Forget slogans like KISS. Problematic complexity almost always has a single cause: you haven’t taken long enough, or thought hard enough, to grasp the topic fully, so explaining or teaching it gets muddled and wanders off the point. The only way to produce the crisp, elegant, utterly comprehensible “simplicities” of the greatest minds is the same way they they did it: hard work and steady application to learning.

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Simon Cast said...

I think KISS is a valid concept for both engineering and operations and well most design.

Unfortunately, as you noted many people confuse simplicity with simple and they are very different.

Simple is avoiding over complicating or over engineering a process or design or product. In fact good simple design should hide a problems complexity.

7:28 AM  
Carmine Coyote said...

Thanks for your comment, Simon.

I understand where you are coming from. There is no sense in making anything more complex than it needs to be. But no sense either in trying to make it simpler than it has to be, or ought to be, either.

With hard work, much thought, and great expertise, things can be made simple and elegant. Keeping them simple implies avoiding or ignoring the complexity that is naturally there. That is what I object to . . . and the impled blessing on being superficial and trite.

Keep reading, my friend.

7:44 AM  
Desertcat said...

I hear what you're saying. I still argue KISS is a valuable management and coping tool. We have all seen folks needlessly belabor or complicate something beyond all recognition.

All other things equal, the simpler approach is better than the more complex approach. Unfortunately, "all other things" are rarely equal.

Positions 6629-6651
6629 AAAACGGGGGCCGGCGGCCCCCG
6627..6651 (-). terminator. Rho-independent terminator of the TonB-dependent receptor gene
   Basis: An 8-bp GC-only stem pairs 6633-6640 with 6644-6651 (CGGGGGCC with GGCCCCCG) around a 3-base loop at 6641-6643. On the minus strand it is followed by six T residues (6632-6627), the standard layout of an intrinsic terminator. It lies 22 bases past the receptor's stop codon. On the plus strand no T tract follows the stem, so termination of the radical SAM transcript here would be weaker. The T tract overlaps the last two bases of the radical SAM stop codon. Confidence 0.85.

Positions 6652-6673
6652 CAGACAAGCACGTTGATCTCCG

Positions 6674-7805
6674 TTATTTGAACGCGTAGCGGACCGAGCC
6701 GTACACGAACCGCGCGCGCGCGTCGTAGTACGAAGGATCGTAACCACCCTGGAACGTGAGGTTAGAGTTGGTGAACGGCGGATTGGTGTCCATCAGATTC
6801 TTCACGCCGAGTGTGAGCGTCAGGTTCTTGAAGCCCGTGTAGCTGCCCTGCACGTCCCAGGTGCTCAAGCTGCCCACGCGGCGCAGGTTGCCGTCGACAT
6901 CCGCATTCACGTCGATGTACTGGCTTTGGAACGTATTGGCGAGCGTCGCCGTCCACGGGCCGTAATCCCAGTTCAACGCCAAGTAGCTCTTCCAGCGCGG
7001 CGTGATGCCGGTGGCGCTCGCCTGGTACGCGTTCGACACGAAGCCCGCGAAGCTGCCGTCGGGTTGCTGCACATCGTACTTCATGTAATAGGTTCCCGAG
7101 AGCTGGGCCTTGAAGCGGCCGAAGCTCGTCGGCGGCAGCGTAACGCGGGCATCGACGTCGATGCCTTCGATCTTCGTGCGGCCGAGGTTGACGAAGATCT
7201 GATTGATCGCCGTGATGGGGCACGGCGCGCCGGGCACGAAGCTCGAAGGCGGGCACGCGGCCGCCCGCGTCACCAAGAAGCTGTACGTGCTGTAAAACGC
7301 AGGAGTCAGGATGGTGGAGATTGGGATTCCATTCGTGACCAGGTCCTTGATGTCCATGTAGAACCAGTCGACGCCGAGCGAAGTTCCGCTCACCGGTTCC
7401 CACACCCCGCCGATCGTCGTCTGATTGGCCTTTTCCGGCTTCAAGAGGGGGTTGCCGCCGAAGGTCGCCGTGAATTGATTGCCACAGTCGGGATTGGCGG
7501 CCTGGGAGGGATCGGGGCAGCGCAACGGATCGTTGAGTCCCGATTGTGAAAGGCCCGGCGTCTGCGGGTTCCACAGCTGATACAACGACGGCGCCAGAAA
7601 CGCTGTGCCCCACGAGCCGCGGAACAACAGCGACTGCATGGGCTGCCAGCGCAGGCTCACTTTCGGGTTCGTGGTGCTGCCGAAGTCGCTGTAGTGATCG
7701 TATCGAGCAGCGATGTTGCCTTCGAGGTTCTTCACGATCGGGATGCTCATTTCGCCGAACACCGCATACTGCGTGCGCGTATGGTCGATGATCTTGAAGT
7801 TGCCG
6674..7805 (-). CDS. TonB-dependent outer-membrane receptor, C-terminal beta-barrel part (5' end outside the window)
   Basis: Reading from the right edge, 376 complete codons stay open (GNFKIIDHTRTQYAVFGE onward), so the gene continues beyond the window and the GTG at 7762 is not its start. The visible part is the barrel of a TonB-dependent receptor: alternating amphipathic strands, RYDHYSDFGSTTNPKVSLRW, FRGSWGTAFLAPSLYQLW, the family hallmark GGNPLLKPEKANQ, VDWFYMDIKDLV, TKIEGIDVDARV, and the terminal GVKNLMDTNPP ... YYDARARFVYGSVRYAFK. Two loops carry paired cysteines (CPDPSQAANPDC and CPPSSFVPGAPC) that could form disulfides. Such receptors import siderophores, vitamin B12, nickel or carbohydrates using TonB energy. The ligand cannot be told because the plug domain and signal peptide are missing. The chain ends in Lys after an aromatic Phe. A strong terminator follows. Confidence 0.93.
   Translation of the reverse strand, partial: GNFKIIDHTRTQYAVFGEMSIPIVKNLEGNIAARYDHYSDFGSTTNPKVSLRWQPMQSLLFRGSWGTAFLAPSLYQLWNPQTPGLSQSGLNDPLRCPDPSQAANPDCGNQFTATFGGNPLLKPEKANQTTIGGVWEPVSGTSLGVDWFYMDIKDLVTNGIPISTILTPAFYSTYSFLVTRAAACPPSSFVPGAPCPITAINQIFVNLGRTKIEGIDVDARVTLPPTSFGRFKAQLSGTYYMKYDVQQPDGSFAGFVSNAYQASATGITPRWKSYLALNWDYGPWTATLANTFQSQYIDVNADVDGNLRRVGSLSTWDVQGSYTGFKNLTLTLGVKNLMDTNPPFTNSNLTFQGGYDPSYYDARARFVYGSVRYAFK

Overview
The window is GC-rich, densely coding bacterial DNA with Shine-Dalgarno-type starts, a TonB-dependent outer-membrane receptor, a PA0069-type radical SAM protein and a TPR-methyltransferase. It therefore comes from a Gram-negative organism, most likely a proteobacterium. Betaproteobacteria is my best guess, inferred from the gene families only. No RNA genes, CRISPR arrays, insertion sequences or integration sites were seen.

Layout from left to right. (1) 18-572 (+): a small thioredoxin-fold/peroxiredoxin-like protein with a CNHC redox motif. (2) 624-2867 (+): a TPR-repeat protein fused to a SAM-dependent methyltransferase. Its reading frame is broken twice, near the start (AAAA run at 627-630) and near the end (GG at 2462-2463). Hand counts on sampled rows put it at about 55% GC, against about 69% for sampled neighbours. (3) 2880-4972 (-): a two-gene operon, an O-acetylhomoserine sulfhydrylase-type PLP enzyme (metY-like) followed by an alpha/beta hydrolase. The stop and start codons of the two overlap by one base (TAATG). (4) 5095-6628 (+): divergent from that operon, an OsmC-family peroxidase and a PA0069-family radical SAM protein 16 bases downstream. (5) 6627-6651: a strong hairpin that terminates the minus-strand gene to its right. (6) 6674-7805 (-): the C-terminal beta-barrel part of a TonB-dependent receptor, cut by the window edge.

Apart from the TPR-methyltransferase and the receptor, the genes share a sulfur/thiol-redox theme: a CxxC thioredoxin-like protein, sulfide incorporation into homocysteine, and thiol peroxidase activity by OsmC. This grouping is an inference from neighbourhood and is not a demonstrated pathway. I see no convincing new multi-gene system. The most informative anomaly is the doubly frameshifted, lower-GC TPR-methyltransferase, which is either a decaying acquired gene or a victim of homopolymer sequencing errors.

9:57 AM  
Gray Miller said...

Carmine, I loved this post, because the foolish idea that simplicity should be applied for its own sake to every situation. Life is complex; ignoring that fact reduces the available resources and solutions in any given situation. I wrote about a particularly egregious situation brought to our district by consultants who wanted to reduce our message to a single word, simply because they didn't think our targe consumer could understand a more complex message.

I personally would not refer to that second concept as "simplicity" as much as something of "grace"; the ability to maneuver through complex tasks and situations with seeming ease through, as you say, patient and thorough practice and attention.

As always, thanks for the great post.

6:12 PM  
Carmine Coyote said...

Thanks, Gray.

I'm glad that you enjoyed the article.

Keep reading, my friend.

9:32 PM  
Karin H. said...

Hi Carmine

Your post made me smile: the usual KISS as in Stupid is so negative. Like you say, that makes it sound foolish to ignore structures that are just not simple.

since my own blog is based on the Kiss principle and I believe in positivity I've translated the Kiss acronym in: Keep It Simple Sweetheart. Much more enticing to change especially red-tape in business.

Karin H. (Keep It simple Sweetheart, specially in business)

6:37 AM  
Carmine Coyote said...

Thanks for your comment, Karin H.

I certainly like "sweetheart" much better than "stupid," but I'm still wary of "keeping it simple" for all the reasons in my article.

Life just isn't simple. It's often very complicated. Trying to "keep it simple" too often means pretending that it is and just ignoring all the complexities. How can that help?

Keep reading, my friend.

7:33 AM